Trick or Treat! It’s almost time to bring out the spooky spirit in all of us. Halloween is right around the corner and ExperCARE wants to help you prepare! Here are some important safety reminders to keep you and your kids safe, and not spooked, during our favorite haunted holiday: 

Costume Check

Whether you decide to dress as Batman, a witch, or Cinderella… Let’s make sure you can see through your scary masks. We also want to be sure the cars driving by can see you. If you are wearing dark colors, parents consider putting reflective tape on both sides of their costume. Try to refrain from wearing overly baggy costumes, to avoid trips and falls on such a fun holiday night. It’s also a fun idea to wear a glow stick or carry a flashlight so you can see every spooky step you take. 

Trick-or-Treat Reminders 

We don’t like tricks, but we do love treats! As you go door to door on Halloween night, remember to avoid the houses without their lights on. When you find the ones with their lights on, stay on the porch… There’s no need to enter anyone’s home unless they are close family or friends. If you are under the age of 12, parents please accompany your little ones at night. If you are old enough to trick-or-treat on your own, remember to stay with your group and encourage everyone to stay on the sidewalk. 

Candy Concerns

The treats at the end of the night are one of the best parts of Halloween! When you get home after a fun night in costume, let the fun continue! Have your trick-or-treater dump out their candy,  spread it out in a pile on the floor, and take a look at everything they’ve brought back! Throw away anything that looks opened or tampered with. Also, make sure they haven’t picked up anything they might be allergic to. Homeowners, this is where you come in! Display a teal pumpkin on your porch to let trick-or-treaters know that you have non-food treats for those that have allergies.

Driver & Homeowner Cautions

If you are on the road on the evening of October 31st, proceed with caution. Drivers should eliminate any distractions, drive below the speed limit in residential areas, and  keep an eye out for kids crossing the street. If you live on/near a busy road, consider taking your trick-or-treater out before the sun goes down or to a neighborhood with less traffic. If you are lucky enough to stay home and see all the festive costumes come to your door, remember to clear your walkways, stairs and porches. Turn on as many outdoors lights as possible so trick or treaters can get to you with ease!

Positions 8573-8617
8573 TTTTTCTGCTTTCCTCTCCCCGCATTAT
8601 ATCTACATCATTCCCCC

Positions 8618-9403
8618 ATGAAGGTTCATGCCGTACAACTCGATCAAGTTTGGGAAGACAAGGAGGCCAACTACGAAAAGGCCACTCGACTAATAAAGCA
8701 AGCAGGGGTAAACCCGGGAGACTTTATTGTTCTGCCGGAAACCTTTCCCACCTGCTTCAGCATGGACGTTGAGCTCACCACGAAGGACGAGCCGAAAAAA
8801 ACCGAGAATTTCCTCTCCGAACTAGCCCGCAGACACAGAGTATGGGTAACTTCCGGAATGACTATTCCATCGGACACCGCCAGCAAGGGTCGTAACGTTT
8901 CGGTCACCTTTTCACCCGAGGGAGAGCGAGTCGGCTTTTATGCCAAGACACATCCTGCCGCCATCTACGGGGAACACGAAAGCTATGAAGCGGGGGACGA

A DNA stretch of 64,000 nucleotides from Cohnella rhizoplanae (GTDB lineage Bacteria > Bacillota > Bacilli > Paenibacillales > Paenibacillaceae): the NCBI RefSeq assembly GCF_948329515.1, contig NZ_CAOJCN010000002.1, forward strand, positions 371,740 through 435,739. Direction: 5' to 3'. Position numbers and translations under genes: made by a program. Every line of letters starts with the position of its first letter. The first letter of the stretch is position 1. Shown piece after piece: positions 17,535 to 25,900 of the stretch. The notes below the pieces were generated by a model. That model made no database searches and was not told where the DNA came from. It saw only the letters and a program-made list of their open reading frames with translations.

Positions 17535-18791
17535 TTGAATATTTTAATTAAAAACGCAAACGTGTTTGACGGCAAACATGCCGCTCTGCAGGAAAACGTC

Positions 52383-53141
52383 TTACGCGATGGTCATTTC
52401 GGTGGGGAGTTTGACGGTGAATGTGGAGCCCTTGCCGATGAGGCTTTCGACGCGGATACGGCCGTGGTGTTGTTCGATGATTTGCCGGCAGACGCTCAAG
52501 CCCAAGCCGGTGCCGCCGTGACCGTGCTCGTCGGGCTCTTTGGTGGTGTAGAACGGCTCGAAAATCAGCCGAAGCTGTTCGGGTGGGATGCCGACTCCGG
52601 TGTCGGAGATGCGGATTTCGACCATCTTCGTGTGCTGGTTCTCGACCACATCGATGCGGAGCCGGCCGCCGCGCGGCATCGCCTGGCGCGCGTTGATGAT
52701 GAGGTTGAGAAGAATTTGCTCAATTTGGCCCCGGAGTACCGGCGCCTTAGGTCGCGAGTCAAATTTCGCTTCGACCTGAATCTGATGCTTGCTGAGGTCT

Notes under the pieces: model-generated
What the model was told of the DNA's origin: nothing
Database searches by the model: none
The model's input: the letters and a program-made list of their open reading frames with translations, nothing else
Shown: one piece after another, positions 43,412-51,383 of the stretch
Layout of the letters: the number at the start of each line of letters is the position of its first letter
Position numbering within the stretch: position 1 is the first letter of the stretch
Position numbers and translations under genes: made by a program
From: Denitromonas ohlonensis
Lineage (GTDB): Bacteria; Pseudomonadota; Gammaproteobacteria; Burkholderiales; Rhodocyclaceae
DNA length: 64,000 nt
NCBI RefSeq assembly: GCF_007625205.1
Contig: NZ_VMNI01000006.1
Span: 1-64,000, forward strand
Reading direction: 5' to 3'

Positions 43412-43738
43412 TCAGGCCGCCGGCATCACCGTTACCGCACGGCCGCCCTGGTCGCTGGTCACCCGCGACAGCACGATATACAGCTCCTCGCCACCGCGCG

Last but not least, have fun! Share your Halloween photos with all of us at ExperCARE by going to our Facebook. We can’t wait to see all of our patients, family, and friends in their spookiest costume! Have an ExperSpecial Halloween!

A sudden sense of symptoms that no one wants to feel: fever, aches, chills, and fatigue. These are all defining symptoms of the dreaded flu. Seasonal influenza is just around the corner, which means the time to prepare is now, especially since it’s expected to be a highly active flu season.

“Flu is unpredictable but we can predict that it will arrive,” says Dr. Bill Schaffner, medical director of the National Foundation for Infectious Diseases (NFID). So ready or not here it comes. 

We are already seeing early flu-related activity right here in our region, and because of this health officials are warning of a more severe flu season than normal. While the flu is common, that is no reason to brush it off. The flu can be a very serious disease, especially for the very young, the elderly and those with compromised immune systems. 

According to the Centers for Disease Control and Prevention (CDC), nearly 80,000 Americans died and 960,000 were hospitalized because of the flu during the 2017-2018 flu season. 

So how can you prepare? This time of year, flu vaccines are highly recommended. So if you are one who considers getting a flu shot, the CDC recommends that you get it now. Early vaccination is always better as it allows your body time to respond internally and create an army of flu-fighters. If you are on the fence about getting the flu shot, this is your year to do it. 2019 will be a highly active season.